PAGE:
**Question:**

It was proposed by Christian Goldbach that every odd composite number can be written as the sum of a prime and twice a square. For example,

15 = 7 + 2 x 2

21 = 3 + 2 x 3

25 = 7 + 2 x 3

27 = 19 + 2 x 2

It turns out the conjecture was false. What is the smallest odd composite that cannot be written as the sum of a prime and twice a square?

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Before we break this down into components, let's try rearranging the conjecture.

`n = p + 2 x s ^{2}`

Where `n` is the number, `p` is our prime number, and `s` is the value we need to square.

We then rearrange this equation to obtain the following:

`s = sqrt((n-p)/2)`

Since `s` must be an integer, the right hand side of the equation must equate to a whole number. If not, the conjecture does not hold for those values of `n` and `p`.

Furthermore, we note how `n < p` since we can't take the square root of a negative number.

- Given a value
`n`, obtain a list of all primes less than`n`. - For each prime
`p`in our list, we take`sqrt( (n - p) / 2 )`. - If the result is an integer, (no decimal places) then the conjecture holds, and we can move on to the next odd
`n`. - If not, move onto the next prime value,
`p`. - If we have exhausted our prime values list, then we found the value of which the conjecture does not hold.

To obtain a list of values less than some `n`, we can apply the Sieve of Eratosthenes.

Here's the implementation. The `findPrimes()`

method returns an `ArrayList`

of primes less than a given input.

This method returns the value 5777.

```
static int disproveGoldbach() {
// Start at 1
int currentNum = 1;
// Our list of prime arrays
ArrayList<Integer> listOfPrimes;
// Boolean to exit loop when all done
boolean done = false;
// Keep running until we find a value that doesn't work
while (true) {
// Get list of prime numbers for the current number
listOfPrimes = findPrimes(currentNum);
// Try out all options in our list of prime numbers
for (int j = 0; j < listOfPrimes.size(); j++) {
int currentPrime = listOfPrimes.get(j);
double eval = Math.sqrt((currentNum - currentPrime) / 2) % 1;
// If there exists an int we can square and double
if (eval == 0.0) {
break;
}
// If we've exhausted our list, and no solutions are found, return!
if (j == listOfPrimes.size() - 1) {
return currentNum;
}
}
// only odd numbers
currentNum += 2;
}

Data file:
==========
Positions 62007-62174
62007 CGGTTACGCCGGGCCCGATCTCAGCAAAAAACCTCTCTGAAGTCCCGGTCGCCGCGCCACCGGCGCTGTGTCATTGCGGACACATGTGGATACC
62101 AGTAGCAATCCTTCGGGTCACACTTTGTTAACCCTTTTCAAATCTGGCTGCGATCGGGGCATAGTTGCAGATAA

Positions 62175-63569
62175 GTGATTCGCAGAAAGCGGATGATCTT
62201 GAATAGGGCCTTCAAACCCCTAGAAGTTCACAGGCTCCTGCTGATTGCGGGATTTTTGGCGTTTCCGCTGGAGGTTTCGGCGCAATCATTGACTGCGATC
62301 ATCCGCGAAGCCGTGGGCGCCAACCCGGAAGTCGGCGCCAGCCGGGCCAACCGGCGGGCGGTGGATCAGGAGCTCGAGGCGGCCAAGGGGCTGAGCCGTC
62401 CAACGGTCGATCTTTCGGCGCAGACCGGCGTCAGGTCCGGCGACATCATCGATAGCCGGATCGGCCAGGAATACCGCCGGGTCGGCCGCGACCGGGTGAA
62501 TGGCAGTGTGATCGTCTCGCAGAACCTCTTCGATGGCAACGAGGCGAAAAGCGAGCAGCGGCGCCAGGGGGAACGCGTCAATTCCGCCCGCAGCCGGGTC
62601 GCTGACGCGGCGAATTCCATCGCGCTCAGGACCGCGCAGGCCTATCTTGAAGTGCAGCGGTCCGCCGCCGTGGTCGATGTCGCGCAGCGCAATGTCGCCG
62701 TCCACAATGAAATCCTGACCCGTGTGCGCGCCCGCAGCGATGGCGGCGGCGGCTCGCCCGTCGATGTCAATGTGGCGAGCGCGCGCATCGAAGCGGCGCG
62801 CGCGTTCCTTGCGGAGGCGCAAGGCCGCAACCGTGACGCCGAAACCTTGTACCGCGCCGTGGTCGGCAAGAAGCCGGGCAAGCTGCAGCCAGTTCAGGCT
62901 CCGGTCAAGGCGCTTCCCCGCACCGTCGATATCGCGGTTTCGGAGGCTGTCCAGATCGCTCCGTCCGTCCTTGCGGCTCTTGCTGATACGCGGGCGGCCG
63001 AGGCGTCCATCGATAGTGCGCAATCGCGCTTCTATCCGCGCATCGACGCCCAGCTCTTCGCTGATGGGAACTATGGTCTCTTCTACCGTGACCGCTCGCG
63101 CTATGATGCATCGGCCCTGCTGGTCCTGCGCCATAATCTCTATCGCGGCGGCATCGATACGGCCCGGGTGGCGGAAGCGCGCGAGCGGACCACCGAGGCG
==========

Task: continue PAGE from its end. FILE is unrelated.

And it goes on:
}
}
```

Here's the full, runnable code in case you want to test it out yourself.

```
import java.lang.Math;
import java.util.HashMap;
import java.util.ArrayList;
public class Goldbach {
public static void main(String[] args) {
System.out.println(disproveGoldbach());
}
static int disproveGoldbach() {
// Start at 1
int currentNum = 1;
// Our list of prime arrays
ArrayList<Integer> listOfPrimes;
// Boolean to exit loop when all done
boolean done = false;
// Keep running until we find a value that doesn't work
while (true) {
// Get list of prime numbers for the current number
listOfPrimes = findPrimes(currentNum);
// Try out all options in our list of prime numbers
for (int j = 0; j < listOfPrimes.size(); j++) {
int currentPrime = listOfPrimes.get(j);
double eval = Math.sqrt((currentNum - currentPrime) / 2) % 1;
// If there exists an int we can square and double
if (eval == 0.0) {
break;
}
// If we've exhausted our list, and no solutions are found, return!
if (j == listOfPrimes.size() - 1) {
return currentNum;
}
}
// only odd numbers
currentNum += 2;
}
}
static ArrayList<Integer> findPrimes(int n) {
// A key prime Integer will have a Boolean value of true.
HashMap<Integer, Boolean> primeTable = new HashMap<>();
// Load our table with values up to and including n.
for (int i = 1; i <= n; i++) {
primeTable.put(i, true);
}
// 1 is by definition not prime.
primeTable.put(1, false);
// For every value up to the sqrt(n).
for (int i = 2; i * i < n; i++) {
// If particular value is still set as prime
// (otherwise those values will have already been covered.
if (primeTable.get(i)) {
// Set each multiple as not a prime
for (int p = i+i; p <= n; p += i) {
primeTable.put(p, false);
}
}
}
// Now store all primes into a list and return
ArrayList<Integer> primes = new ArrayList<>();
for (int i = 1; i <= primeTable.size(); i++) {
if (primeTable.get(i))
primes.add(i);
}
return primes;
}
}
```

This problem is the 46th problem on Project Euler.

Came up with a better solution or have a question? Comment below!

Next Challenge: Project Euler Problem 12: Highly divisible triangular number